Physician of the Year 2022

Shawn Vainio Head Shot

** Major portions of this article are “Used with the permission of Niagara University. written by Lisa McMahon”

Shawn Vainio, MD, FAAFP,  was named 2022 Family Physician of the Year for Alaska.  He lives in Girdwood and works in Bethel for Yukon Kuskokwim Health Corporation.

He’s been to the highest point in North America, to the southernmost continent in the world, and to an array of locales in between. And while he never imagined his career would take him to such exotic locations or even that he would live outside of Western New York, Dr.Shawn Vainio, has learned that if you are willing to work hard, you can achieve your dreams.

As a child in rural Byron, N.Y., Shawn enjoyed the outdoors. He hunted and fished with his father, a manufacturing engineer for Kodak; and helped tend the family’s large garden of fruits and vegetables. His mother inspired her son to serve others, setting an example each year by knitting mittens that young Shawn would place on the Christmas tree at St. Michael’s Parish for those in need. He was fascinated by science in those early years and says that first aid was his favorite subject while in the Boy Scouts. “Who wouldn’t love learning about hypothermia, lightning strikes, snakebites, etc?” he asks. A childhood heart condition spurred a personal interest in the field and solidified his desire to pursue a career as a doctor.

Shawn graduated from Byron-Bergen High School in 1995 as valedictorian of his class and Athlete of the Year and enrolled at Niagara University on an honors scholarship with the dream of going to medical school. He continued his charitable endeavors while an undergraduate, participating in events including the American Cancer Society Daffodil sale and the Multiple Sclerosis Walk-a-thon, and volunteering as a coach for the Tonawanda youth wrestling program.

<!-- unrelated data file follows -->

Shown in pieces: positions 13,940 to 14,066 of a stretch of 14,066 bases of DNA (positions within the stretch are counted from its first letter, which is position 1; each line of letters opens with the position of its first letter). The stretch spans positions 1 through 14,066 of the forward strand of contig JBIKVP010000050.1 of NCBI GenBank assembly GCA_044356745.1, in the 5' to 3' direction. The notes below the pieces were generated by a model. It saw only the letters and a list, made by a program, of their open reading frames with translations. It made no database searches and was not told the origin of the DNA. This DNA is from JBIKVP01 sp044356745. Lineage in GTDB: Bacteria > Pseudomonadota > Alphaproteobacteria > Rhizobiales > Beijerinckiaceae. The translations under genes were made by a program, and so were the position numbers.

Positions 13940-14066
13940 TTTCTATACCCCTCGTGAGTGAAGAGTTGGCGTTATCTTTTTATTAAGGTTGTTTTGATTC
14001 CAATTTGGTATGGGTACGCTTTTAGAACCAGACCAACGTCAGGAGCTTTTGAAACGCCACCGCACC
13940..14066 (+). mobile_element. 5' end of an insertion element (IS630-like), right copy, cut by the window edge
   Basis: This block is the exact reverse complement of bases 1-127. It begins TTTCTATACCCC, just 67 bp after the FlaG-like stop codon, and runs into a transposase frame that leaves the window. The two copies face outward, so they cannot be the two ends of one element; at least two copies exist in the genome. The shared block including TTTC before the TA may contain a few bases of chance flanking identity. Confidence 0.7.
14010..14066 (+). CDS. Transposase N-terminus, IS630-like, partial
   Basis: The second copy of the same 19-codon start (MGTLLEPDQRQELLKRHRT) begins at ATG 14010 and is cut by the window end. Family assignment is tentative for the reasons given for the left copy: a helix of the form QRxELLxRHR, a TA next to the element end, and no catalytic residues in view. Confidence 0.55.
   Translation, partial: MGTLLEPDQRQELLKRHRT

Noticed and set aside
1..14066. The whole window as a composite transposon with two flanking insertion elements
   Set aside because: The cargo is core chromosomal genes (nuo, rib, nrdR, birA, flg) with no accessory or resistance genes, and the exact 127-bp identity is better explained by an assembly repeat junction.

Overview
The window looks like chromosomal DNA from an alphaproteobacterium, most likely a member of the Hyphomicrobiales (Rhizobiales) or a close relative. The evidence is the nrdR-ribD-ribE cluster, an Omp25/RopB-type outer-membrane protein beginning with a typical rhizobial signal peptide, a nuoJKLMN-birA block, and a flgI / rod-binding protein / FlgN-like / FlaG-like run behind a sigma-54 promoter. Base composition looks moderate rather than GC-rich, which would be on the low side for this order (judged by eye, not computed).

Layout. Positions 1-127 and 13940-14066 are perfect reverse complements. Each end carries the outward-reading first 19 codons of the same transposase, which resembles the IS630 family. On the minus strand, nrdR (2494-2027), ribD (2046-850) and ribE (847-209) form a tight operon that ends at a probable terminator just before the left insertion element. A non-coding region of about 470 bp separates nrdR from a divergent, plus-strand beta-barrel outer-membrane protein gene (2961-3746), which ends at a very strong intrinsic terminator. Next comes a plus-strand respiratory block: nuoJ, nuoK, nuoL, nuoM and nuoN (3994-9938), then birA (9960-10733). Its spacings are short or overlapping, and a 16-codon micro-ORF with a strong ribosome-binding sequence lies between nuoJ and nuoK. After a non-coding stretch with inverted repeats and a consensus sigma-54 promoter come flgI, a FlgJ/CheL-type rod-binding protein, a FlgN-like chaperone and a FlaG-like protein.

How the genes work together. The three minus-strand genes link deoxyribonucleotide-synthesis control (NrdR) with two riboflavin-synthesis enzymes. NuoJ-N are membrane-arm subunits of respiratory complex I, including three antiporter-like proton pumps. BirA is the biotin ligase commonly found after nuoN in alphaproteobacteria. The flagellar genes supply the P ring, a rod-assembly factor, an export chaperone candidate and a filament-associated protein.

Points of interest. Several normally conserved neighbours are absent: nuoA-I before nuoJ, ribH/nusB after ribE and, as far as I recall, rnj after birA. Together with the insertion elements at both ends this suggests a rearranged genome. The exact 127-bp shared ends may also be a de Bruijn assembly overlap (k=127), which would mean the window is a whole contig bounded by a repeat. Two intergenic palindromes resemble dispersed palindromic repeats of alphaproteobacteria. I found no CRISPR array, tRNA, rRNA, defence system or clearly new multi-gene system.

After graduating from Niagara with a B.S. in chemistry and biology in 1999, Shawn embarked on a journey that ignited his passion for travel. He had taken a few trips as a child locally and regionally with his high school wrestling team and to summer camps and the National Boy Scout Jamboree, but it wasn’t until he took a post-graduation cross-country trek of more than 11,000 miles, including 22 states and 12 national parks, that he says his “travel fate was sealed.”

During his fourth year as a medical student, he was able to realize that dream, traveling to India with the Himalayan Health Exchange, an organization that has been bringing medical and dental services to the rural Indio-Tibetan borderlands region of Himachal Pradesh and Ladakh since 1996. Vainio was in India for two months, providing free medical care to the Tibetan refugees, Northern Indians and Gaddis people who call this remote area home. He distributed vitamins and medicines for a variety of conditions and treated patients with tuberculosis and leprosy. He notes that the people of Ladakh had only the local amchi (traditional Tibetan doctor) to turn to for medical help and had no access to Western medicine. “I learned how little you can do by making a one-time pit stop in a village to provide medical care, as many medical conditions require long-term follow-up or treatment, but at the same time how much you can help with a simple vitamin or ibuprofen,” he says, adding that the people are grateful for whatever he can do to ease their suffering. “The smile you get just for an ibuprofen or a Tylenol it’s tough to put a value on it.”

This experience was a life-altering one for Shawn. He witnessed how the rural people of Ladakh lived: experiencing their song and dance traditions; watching them make their hand-woven, vegetable-dyed woolen clothes; and learning how the two-foot-thick walls of their three-story homes, made of mud bricks, would shelter them from the bitterly cold winters that brought snow and ice and blocked the mountain passes. “The resiliency of the people, the subsistence lifestyle, their beautiful smiles, and the lack of waste in their society left me in admiration,” he says. “An extreme locale has seemingly protected these people from vice. They simply worked hard and worked together, or they would not survive.”